Graphic Reads…

4 – Graphic novels give reluctant and struggling readers confidence.

Graphic novels and comics attract this type of reader mainly because of their visual nature. Offering short and easy-to-read sentences, with visual and text cues (you know…door slams and sighs etc) for context, graphic novels are helpful for those with learning difficulties. Can you imagine the feeling of accomplishment these readers would get once they’ve completed either a page or the whole of a graphic novel? And it’s such feats as these that builds their confidence and boosts their reading skills!!

5 – Graphic novels can increase your tweens bank of words.

What most people don’t realise about graphic novels is that there is a large repository of words used on every page which gives readers an opportunity to strengthen their vocabulary. Graphic novels allow them to acquire new vocabulary, and also deduce the meaning of unfamiliar words with the combination of images and text cues in the panels.

6 – Graphic novels can increase your tween’s inference.

Ok… I had to dig a bit to figure this one out. Basically, inference refers to figuring out something based on evidence and reasoning. This is an important part of successful comprehension and a valuable life skill for young children to develop. Graphic novels can increase inference in young children by encouraging them to ‘read between the lines’ and infer meaning from the images without having a narrator to help.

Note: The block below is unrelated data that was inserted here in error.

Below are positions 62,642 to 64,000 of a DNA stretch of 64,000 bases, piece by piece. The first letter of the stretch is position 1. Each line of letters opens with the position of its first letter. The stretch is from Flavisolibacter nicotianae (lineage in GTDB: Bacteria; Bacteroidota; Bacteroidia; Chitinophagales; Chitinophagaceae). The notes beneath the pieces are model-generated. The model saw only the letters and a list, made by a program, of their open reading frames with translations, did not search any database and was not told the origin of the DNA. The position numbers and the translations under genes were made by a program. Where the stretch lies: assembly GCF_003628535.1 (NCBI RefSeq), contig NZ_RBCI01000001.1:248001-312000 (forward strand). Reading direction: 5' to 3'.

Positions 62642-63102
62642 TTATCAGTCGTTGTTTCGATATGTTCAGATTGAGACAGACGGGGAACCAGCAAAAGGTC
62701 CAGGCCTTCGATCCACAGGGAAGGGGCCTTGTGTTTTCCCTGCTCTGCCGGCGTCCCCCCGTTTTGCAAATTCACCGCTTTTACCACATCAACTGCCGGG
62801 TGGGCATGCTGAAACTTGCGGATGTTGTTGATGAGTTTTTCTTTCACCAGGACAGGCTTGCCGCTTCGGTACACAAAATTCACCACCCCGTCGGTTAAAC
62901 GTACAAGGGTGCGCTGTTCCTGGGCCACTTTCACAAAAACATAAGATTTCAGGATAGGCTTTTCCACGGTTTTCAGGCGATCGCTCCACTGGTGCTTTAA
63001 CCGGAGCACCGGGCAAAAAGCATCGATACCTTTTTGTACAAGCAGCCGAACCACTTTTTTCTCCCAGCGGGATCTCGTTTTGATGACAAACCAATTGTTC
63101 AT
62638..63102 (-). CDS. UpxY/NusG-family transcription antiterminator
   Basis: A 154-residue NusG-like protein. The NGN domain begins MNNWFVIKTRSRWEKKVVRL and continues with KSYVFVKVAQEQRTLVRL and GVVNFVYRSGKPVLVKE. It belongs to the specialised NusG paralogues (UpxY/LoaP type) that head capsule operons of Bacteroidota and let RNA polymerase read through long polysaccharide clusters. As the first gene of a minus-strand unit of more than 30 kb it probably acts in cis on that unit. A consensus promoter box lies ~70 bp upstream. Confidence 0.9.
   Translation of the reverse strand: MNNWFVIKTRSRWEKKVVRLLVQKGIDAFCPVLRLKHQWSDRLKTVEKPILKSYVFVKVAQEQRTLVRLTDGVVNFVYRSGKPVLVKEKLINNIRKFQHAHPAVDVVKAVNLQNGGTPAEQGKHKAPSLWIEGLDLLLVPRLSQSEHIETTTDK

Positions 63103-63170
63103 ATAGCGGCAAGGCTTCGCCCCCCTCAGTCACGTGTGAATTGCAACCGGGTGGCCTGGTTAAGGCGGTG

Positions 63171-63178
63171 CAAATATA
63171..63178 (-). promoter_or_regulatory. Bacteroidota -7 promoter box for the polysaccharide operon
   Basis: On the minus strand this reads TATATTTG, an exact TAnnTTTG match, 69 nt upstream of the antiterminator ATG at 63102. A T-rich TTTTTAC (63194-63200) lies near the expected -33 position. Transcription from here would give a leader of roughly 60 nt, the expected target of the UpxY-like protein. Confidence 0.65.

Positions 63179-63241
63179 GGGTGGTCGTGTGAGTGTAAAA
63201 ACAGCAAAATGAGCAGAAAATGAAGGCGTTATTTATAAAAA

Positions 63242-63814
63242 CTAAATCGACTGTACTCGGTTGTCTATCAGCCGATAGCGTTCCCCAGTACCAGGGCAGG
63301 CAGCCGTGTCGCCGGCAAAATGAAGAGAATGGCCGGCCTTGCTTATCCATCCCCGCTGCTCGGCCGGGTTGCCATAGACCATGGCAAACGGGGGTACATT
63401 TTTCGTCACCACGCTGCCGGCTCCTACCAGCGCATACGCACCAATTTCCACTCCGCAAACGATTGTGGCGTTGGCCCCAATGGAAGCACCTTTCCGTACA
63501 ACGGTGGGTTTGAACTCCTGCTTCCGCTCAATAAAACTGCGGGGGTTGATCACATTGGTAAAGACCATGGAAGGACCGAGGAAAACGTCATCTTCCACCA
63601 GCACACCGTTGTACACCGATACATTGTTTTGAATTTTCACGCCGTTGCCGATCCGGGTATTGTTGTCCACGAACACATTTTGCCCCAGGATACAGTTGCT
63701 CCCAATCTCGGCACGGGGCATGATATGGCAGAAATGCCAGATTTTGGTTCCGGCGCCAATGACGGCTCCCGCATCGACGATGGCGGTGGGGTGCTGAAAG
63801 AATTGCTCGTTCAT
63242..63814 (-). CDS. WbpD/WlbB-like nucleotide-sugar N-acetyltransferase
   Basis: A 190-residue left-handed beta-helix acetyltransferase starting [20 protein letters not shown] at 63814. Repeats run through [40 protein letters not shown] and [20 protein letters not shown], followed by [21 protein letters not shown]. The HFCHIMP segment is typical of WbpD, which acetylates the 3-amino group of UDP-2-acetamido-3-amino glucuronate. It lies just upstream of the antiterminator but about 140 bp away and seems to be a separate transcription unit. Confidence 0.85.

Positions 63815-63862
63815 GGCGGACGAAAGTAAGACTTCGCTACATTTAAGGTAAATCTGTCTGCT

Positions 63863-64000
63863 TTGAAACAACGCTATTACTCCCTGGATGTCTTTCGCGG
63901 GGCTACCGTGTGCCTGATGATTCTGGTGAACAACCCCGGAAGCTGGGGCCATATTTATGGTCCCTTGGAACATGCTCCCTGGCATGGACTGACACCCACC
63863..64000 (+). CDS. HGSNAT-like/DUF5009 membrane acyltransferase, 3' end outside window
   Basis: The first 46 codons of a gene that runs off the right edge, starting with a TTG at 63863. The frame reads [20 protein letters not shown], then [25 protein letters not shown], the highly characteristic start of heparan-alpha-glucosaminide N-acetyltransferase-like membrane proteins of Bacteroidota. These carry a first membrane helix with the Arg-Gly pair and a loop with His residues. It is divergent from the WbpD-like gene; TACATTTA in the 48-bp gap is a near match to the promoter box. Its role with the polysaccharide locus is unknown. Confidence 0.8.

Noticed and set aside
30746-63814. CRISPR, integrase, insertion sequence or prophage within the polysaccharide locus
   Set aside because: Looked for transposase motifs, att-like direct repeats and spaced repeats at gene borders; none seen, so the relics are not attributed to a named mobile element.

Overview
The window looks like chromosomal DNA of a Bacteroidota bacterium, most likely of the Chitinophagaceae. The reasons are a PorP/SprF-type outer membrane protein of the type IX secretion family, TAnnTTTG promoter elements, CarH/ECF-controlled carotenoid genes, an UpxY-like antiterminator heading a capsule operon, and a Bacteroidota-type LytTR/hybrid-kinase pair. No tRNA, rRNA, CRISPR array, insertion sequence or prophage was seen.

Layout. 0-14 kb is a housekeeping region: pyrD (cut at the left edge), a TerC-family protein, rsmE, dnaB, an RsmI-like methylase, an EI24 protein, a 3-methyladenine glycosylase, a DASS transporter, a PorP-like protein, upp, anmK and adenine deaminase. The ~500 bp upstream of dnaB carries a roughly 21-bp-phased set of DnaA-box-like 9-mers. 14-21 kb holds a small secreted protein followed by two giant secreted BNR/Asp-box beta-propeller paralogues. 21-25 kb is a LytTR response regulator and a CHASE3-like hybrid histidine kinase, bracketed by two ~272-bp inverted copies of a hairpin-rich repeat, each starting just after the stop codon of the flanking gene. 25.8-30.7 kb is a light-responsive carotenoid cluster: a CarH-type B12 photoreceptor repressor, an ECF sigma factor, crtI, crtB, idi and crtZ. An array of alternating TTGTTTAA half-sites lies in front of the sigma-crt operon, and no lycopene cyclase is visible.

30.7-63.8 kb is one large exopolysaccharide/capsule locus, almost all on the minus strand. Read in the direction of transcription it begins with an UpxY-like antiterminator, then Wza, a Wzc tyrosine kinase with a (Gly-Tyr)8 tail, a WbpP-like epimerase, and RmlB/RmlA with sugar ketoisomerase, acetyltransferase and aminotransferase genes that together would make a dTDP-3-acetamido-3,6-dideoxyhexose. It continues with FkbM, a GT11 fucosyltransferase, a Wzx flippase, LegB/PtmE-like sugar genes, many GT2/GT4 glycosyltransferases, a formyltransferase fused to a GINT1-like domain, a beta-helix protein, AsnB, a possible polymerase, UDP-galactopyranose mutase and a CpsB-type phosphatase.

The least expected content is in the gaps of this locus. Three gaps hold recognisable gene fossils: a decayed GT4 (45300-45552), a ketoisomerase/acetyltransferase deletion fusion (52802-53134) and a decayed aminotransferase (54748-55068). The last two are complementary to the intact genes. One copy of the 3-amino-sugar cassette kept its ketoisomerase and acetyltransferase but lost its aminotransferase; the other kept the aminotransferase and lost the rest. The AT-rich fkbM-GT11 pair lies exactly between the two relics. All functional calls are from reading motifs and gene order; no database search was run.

image of little girl snuggled under blanket one hand on chin other hand pointing to page in book. soft light on the face. quote underneath reads We shouldn't teach great books; we should teach a love of reading. B.F. Skinner
On books and reading

So there you have my first set of advice. In short, if your tween or even younger child prefers reading a graphic novel to a fiction book, have a sit down and talk to them about it. If you can, have a read of it with them. You’ll find it an awesome experience!! My sister, who is a mum of two herself now, still reminisces the times I used to read the Tintin books with her fondly!! 

A small note on manga

Right, I’m not the best to comment on this. To be honest, I’ve only read a few titles in manga format. However, those young readers out there who devour these by the dozen are to be given so much admiration by all of us adults. I’m sure they have all of the skills I’ve talked about and more as reading manga looks quite challenging with the whole right-to-left sequencing and unique imagery!! 

I hope this post can assist you parents and teachers out there to give their young ones a chance to read graphic novels and comic books. I’d love to hear any feedback if you have tried one yourself!!

Stay safe and keep reading

Miss Mahee

image of Charlie Brown and Snoopy on blue armchair looking at book. speech bubble reads Reading is like a journey to new place..
On reading…